Printing my first stone…

I’ve gone a bit off-track with my posts of late – excitement about artist books took over for a bit there! So back to lithography. I’ve got a backlog of posts about various processes I’ve been learning. So here’s the first – printing my very first litho stone. (This was actually over a month ago now – how time flies!).

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The drawing on the stone was made using hard and soft litho crayons and rubbing block. Unfortunately I forgot to document the processing of the stone – I’ll have to do that with another one. When it came to taking the first prints, I was amazed by the amount of detail the stone retained – it was so true to the original drawing, but after a few more the image started to fill in in the non-image areas, and it was evident that the stone needed some more etching, (despite having had two gum etches already). This is in order to de-sensitise those areas to grease, so that when the oil-based ink is rolled on, it only adheres to the greasy image-areas.

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Stone filling in – evident from the grey tone on the non-image areas. This is why it’s important to really look at and try to remember your image before processing and printing, so that you know which marks should and shouldn’t be there.

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Applying a further gum etch to the stone with a paint brush. A strong mix of gum arabic and nitric acid is applied to the strong areas of the drawing and non-image areas to clear out any grease, and a weaker mix is used for delicate areas of tone, so as not to clear these areas out completely.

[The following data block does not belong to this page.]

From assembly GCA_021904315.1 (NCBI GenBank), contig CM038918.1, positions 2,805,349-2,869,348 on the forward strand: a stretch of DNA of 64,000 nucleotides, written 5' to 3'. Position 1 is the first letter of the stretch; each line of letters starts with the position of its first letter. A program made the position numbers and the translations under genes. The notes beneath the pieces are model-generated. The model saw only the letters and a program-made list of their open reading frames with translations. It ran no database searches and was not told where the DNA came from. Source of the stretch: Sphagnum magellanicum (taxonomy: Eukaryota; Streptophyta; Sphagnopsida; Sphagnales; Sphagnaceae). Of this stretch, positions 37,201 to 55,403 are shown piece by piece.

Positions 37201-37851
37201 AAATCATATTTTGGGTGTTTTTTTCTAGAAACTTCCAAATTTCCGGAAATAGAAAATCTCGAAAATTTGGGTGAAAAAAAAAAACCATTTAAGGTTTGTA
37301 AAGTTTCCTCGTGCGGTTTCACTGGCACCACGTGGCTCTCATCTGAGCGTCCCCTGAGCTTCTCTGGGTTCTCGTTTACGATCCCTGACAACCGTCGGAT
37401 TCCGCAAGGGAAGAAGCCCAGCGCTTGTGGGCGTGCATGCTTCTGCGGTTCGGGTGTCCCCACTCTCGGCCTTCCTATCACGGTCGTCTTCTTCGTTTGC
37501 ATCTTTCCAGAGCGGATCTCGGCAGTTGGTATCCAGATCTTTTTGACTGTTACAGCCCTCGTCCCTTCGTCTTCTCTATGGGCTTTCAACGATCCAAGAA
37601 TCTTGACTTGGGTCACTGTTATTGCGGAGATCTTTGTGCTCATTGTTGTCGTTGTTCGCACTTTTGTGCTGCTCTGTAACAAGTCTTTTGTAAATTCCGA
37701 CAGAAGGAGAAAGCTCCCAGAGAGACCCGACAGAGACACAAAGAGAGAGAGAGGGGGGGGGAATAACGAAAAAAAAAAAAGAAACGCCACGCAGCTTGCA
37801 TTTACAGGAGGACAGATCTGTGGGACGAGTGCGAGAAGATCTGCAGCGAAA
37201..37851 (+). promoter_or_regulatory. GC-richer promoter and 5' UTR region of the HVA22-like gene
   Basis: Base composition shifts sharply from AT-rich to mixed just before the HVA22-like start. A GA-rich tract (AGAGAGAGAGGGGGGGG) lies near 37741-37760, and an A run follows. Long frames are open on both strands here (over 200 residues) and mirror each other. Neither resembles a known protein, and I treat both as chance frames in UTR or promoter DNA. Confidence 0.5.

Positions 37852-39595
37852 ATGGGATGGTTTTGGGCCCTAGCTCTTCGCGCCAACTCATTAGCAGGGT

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Stone etched back and ready to proof again.

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The stone is printed with a 50/50 mix of ‘Noir a Monter’ (non-drying black ink) and Crayon black ink.

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A leather nap roller is used to roll the ink. When using any black ink other than non-drying, the roller should be thoroughly scraped after use to avoid it drying out and ruining the roller.

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Pulling a print from the stone – Ink is rolled on to the damp stone, damp paper is placed on top, and once run through the direct transfer press the paper is pulled from the stone to reveal the printed image.

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My first run of lithographs! I was really happy with how they turned out – especially seeing as they were only a test.

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So amazed by the fine detail – something unobtainable with any other print technique. The key is processing the stone so that all the subtleties of the drawing are retained.

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Morris under his favourite lamp.


Printing a litho stone…

Here is a little video of me printing a test litho stone last week. The image is made up of a series of squares in which I have used a different drawing material or technique to produce a different mark. I was really pleased with how it came out, but it might need a bit of etching back this week. It gets slightly tedious about half way through but bear with it! Hopefully it gives a little insight into the printing process, with some nice music as an added bonus. There’s also a photo of the finished print underneath.

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Stone Lithography – Experiments with transfer paper.